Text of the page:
A new study led by the University of Maine has found that melting and sublimation caused by anthropogenic climate change is increasingly affecting even the world’s highest peaks, such as Mount Everest’s South Col Glacier, located 8, 020 meters above sea level. According to data from the world’s highest ice core and highest automatic weather stations, the estimated contemporary thinning rates of this glacier are approaching approximately two meters of water per year, now that its peak has turned from snowpack to ice and lost its ability to reflect solar radiation.
This study “answers one of the big questions posed by our 2019 NGS/Rolex Mount Everest Expedition – whether the highest glaciers on the planet are impacted by human-source climate change,” said study co-author Paul Andrew Mayewski, a glaciologist at the University of Maine. “The answer is a resounding yes, and very significantly since the late 1990s.”
The researchers found that, once South Col Glacier’s ice was regularly exposed, about 55 meters of glacier thinning has occurred in a quarter century. Thus, over the past decades, the glacier lost ice 80 times faster than the nearly 2,000 years it took to form it at the surface. Most likely, the increasing overall surface ice mass loss in the region – marking the transition from permanent snowpack to majority ice cover – was triggered by climate change in the 1950s, and has intensified since the late 1990s.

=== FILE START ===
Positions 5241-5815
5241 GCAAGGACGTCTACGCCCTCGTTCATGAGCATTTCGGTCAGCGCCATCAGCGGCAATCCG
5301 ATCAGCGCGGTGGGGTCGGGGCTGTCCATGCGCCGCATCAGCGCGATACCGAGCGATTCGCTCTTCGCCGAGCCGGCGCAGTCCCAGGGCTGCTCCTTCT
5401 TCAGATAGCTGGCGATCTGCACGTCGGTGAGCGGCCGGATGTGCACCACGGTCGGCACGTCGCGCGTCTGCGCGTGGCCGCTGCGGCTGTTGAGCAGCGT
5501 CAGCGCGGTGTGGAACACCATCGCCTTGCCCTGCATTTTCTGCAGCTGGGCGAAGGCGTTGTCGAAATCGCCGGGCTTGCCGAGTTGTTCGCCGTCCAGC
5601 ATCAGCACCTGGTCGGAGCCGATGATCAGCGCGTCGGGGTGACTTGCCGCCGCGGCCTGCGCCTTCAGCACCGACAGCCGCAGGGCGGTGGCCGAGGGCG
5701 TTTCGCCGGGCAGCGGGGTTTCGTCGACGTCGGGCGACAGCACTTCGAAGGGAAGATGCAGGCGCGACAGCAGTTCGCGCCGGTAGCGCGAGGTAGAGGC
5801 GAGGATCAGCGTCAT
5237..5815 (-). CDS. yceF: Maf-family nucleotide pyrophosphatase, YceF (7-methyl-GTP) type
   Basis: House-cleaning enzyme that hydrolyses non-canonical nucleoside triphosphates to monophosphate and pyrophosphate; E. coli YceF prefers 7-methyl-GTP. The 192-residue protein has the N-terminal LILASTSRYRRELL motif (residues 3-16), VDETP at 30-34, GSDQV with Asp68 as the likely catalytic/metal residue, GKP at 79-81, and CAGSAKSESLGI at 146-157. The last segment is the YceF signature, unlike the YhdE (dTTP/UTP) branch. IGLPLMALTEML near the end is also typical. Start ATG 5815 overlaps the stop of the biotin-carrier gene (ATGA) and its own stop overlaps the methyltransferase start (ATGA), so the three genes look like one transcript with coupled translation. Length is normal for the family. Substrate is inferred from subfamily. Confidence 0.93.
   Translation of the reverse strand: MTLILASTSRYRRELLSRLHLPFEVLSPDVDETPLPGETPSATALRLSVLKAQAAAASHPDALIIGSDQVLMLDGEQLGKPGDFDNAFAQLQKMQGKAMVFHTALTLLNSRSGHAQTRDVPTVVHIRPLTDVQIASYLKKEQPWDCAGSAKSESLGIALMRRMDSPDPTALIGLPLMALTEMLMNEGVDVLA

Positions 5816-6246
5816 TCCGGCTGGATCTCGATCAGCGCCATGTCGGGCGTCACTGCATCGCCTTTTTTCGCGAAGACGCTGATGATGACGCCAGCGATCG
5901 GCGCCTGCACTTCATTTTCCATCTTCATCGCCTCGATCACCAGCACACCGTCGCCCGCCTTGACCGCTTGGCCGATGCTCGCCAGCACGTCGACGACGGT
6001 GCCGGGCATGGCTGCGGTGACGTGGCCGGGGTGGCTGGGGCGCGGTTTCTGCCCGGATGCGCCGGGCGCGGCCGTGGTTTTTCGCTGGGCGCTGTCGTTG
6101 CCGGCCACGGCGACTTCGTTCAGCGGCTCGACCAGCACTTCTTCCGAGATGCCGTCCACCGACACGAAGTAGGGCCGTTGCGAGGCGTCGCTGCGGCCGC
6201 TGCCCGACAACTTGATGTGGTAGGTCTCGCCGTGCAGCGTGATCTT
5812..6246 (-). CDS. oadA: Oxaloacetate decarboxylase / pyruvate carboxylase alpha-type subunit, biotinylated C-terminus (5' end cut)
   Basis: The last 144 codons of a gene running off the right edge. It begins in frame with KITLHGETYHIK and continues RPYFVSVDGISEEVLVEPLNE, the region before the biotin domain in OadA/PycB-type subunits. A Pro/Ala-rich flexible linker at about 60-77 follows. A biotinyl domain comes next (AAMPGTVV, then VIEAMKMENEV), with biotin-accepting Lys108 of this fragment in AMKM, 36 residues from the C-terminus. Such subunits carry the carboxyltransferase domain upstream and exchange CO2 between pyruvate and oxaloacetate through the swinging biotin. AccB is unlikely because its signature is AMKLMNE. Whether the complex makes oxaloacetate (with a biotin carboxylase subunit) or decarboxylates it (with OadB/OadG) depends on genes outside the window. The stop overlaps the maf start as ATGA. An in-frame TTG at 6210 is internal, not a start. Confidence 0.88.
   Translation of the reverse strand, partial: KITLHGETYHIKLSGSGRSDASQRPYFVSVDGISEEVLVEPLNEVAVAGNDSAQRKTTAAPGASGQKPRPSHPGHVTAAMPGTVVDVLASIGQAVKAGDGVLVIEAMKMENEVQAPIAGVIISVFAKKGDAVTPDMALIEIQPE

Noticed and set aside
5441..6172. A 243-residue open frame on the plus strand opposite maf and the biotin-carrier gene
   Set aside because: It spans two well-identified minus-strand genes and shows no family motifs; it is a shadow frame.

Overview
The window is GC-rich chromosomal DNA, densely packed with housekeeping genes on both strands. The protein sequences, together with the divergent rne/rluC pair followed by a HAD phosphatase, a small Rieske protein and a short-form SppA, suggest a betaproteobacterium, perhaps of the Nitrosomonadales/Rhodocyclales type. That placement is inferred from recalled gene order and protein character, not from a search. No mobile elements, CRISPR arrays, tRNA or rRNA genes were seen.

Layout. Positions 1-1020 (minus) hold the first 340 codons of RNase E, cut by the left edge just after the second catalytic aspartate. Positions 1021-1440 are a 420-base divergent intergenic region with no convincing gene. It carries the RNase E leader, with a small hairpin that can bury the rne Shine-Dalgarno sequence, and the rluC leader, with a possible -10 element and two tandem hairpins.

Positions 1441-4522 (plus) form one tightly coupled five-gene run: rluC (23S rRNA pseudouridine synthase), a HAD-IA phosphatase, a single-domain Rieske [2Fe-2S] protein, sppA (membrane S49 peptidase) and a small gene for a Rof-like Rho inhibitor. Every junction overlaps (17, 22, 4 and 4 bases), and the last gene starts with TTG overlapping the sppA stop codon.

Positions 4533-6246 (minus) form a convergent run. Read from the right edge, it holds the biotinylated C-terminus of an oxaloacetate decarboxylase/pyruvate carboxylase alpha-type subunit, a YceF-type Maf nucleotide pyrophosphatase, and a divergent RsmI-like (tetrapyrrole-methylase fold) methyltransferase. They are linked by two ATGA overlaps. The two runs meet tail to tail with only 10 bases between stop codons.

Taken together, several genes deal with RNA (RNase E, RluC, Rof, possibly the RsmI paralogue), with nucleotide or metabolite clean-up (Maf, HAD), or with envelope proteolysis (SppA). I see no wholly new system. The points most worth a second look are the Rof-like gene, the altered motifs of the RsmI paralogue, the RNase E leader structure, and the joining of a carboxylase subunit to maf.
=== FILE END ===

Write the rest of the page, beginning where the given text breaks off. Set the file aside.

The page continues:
Model simulations have shown that the glacier’s extreme insolation means that ablation (the loss of surface mass through melting or vaporization) can accelerate by a factor of over 20 once snow cover gives way to ice. While rising temperatures caused most of the sublimation, stronger winds and declining relative humidity have also played important roles in these developments.
“Climate predictions for the Himalaya suggest continued warming and continued glacier mass loss, and even the top of the Everest is impacted by anthropogenic source warming,” said study lead author Mariusz Potocki, a doctoral student in Glaciochemistry at the University of Maine.
These findings highlight the critical balance snow-covered surfaces provide and the “potential for loss throughout high mountain glacier systems as snow cover is depleted by changes in sublimation — passing from a solid to vapor state — and surface melt driven by climate trends.”
“Everest’s highest glacier has served as a sentinel for this delicate balance and has demonstrated that even the roof of the Earth is impacted by anthropogenic source warming,” concluded the authors.
The study is published in Nature Portfolio Journal: Climate and Atmospheric Science.
By Andrei Ionescu, Earth.com Staff Writer